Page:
A patient of Green Prosthetics & Orthotics, Richard Lucas Slusher, 27, was born missing his right arm below the elbow. He recently had an interview with Amplitude magazine about his experiences and inspiration to help other amputees.

How did your parents deal with the high costs associated with prosthetic devices?

They found help from Shriners Hospitals for Children in Erie, Pennsylvania. There, doctors and occupational therapists helped me throughout my early life for free. In addition, Green Prosthetics & Orthotics in Erie provided me free body-powered prostheses.

How did you deal with having a limb difference?

I was not that enthusiastic about wearing my prosthesis. It was heavy and didn’t allow me to express my personality. I was usually more comfortable going without it, especially as a child.

I had many friends and didn’t experience much teasing. My positive attitude and determination were what people saw in me, and they concluded that no physical limitation can hold someone back. I played right field in baseball, and I could catch the ball, quickly take it out of my glove, throw down the glove, and then throw the ball—all in about three seconds.

Later, I became interested in my prosthesis again and began to see it more as an asset and a tool than a burden.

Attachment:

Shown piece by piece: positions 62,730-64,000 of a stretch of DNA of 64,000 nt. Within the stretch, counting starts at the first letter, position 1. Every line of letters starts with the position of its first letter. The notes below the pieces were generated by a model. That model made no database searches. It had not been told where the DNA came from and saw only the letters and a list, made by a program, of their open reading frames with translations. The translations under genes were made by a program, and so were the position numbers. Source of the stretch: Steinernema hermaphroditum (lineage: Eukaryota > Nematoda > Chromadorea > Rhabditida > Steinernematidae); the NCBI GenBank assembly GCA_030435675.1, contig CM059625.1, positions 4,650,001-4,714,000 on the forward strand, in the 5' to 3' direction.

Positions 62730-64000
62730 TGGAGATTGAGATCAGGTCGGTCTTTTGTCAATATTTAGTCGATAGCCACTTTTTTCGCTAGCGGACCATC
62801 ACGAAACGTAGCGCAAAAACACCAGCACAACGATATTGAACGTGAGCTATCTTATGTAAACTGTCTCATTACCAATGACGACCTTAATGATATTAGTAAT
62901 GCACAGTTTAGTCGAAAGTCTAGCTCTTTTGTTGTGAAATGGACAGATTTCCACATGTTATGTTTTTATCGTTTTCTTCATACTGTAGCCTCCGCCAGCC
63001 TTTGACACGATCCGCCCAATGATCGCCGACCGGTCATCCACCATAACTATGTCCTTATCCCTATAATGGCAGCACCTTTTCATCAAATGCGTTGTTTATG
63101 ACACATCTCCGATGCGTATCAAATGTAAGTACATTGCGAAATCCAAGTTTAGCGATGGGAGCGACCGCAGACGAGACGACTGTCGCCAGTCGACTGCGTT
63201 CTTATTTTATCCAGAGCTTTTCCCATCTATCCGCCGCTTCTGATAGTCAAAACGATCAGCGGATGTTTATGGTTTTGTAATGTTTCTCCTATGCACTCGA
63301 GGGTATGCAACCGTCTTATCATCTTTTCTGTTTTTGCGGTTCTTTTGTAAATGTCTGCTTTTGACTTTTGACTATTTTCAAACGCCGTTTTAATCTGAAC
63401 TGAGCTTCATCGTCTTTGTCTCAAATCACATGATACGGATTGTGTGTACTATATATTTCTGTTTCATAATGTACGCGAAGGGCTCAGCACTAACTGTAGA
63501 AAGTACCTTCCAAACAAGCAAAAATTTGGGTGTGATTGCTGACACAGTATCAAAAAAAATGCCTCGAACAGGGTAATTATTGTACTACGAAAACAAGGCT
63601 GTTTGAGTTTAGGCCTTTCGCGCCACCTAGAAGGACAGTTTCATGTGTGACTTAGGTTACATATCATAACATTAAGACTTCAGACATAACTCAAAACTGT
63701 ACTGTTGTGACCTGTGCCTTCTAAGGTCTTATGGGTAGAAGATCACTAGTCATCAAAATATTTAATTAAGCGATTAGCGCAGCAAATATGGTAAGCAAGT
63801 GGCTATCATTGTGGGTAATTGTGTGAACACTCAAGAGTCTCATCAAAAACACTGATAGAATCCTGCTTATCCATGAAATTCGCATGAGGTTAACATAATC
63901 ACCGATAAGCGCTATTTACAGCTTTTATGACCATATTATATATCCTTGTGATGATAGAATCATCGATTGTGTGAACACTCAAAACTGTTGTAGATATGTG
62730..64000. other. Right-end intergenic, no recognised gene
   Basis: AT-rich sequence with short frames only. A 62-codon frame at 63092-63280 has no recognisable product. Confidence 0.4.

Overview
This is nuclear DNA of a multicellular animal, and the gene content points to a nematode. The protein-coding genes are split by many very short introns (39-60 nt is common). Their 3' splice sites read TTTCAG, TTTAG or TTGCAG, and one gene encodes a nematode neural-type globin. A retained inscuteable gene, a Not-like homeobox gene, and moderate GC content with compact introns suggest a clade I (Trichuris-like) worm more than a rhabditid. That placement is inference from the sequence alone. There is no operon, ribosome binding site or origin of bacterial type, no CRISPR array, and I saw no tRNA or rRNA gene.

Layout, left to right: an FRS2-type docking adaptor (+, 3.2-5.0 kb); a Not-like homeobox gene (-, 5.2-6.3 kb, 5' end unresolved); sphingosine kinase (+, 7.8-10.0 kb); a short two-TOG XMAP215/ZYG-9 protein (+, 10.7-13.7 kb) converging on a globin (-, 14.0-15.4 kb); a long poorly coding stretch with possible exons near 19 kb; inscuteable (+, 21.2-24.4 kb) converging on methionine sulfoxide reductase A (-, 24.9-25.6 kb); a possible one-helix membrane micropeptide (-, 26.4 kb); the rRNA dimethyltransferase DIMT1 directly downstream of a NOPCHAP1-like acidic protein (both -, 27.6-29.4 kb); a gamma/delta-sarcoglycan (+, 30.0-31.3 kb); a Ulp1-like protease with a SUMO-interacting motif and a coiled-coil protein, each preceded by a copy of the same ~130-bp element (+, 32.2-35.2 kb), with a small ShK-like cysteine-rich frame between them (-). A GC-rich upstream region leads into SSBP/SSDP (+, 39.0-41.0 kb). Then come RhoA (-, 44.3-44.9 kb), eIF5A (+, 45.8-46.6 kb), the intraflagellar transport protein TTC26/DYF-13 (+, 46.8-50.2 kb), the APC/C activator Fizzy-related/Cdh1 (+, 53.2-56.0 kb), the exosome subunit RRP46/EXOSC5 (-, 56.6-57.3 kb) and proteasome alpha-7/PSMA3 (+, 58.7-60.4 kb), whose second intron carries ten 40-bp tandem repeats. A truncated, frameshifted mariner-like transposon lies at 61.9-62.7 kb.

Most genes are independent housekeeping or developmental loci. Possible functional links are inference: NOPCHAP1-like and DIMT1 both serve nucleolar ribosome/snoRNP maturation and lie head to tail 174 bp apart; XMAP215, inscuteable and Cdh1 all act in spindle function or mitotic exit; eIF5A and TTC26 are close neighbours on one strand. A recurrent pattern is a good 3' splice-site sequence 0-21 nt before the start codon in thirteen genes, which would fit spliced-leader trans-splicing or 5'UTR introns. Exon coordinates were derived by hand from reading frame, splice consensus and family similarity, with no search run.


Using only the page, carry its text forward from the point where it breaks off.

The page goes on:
Did you know any other amputees?

Not until 2010. That’s when I received a brochure from Shriners Hospitals for Children in Salt Lake City that advertised an Un-Limb-ited 89-mile whitewater rafting amputee camp. I attended the camp and experienced so much for the first time: meeting and bonding with others who were missing limbs, my first flight, my first extended time away from home, my first trip across the country, and my first time rafting. My time spent with the campers and counselors was inspiring, and I gained new insight on living as an amputee. The wilderness adventure and sleeping under the stars was a bonus.

In winter 2011, I attended another Un-Limb-ited camp at Park City Mountain Resort in Utah. I made new friends and learned how to snowboard. I probably fell more than I surfed, but I never gave up. My love for camp encouraged me to return as a counselor in 2015, 2017, and 2019, where I helped to encourage and empower teenage amputees. (For more information about the camp, visit bit.ly/3aHDgy2).

In 2013, I upgraded to a myoelectric prosthetic arm from Ottobock called the MyoFacil. The myoelectric was a game changer and allowed me to go beyond what I could do with my body-powered prosthesis.

Did the assistance you received from others motivate you to volunteer as a camp counselor and with nonprofit organizations?

Yes. If I’m able to motivate and be a role model for youth, I feel I’ve contributed to helping them realize their potential. After graduating from Kent State University with a bachelor’s degree in applied communication in 2018, I also served with City Year Columbus, an education-based nonprofit, through AmeriCorps, where I worked with eighth-grade students to keep them on track to graduate.

What’s next?

In 2019, I was told my experience with a myoelectric would make me a great candidate for a Hero Arm from Open Bionics. However, those dreams have hit a snag due to insurance obstacles.

I’m now interested in volunteering to advocate for greater access to appropriate prosthetic devices, and I feel that by sharing my story, I’m adding momentum to this goal. Amputees need to let insurance companies, as well as their representatives in government, know that affordable prosthetic coverage is not only vital but a right.

Source: Amplitude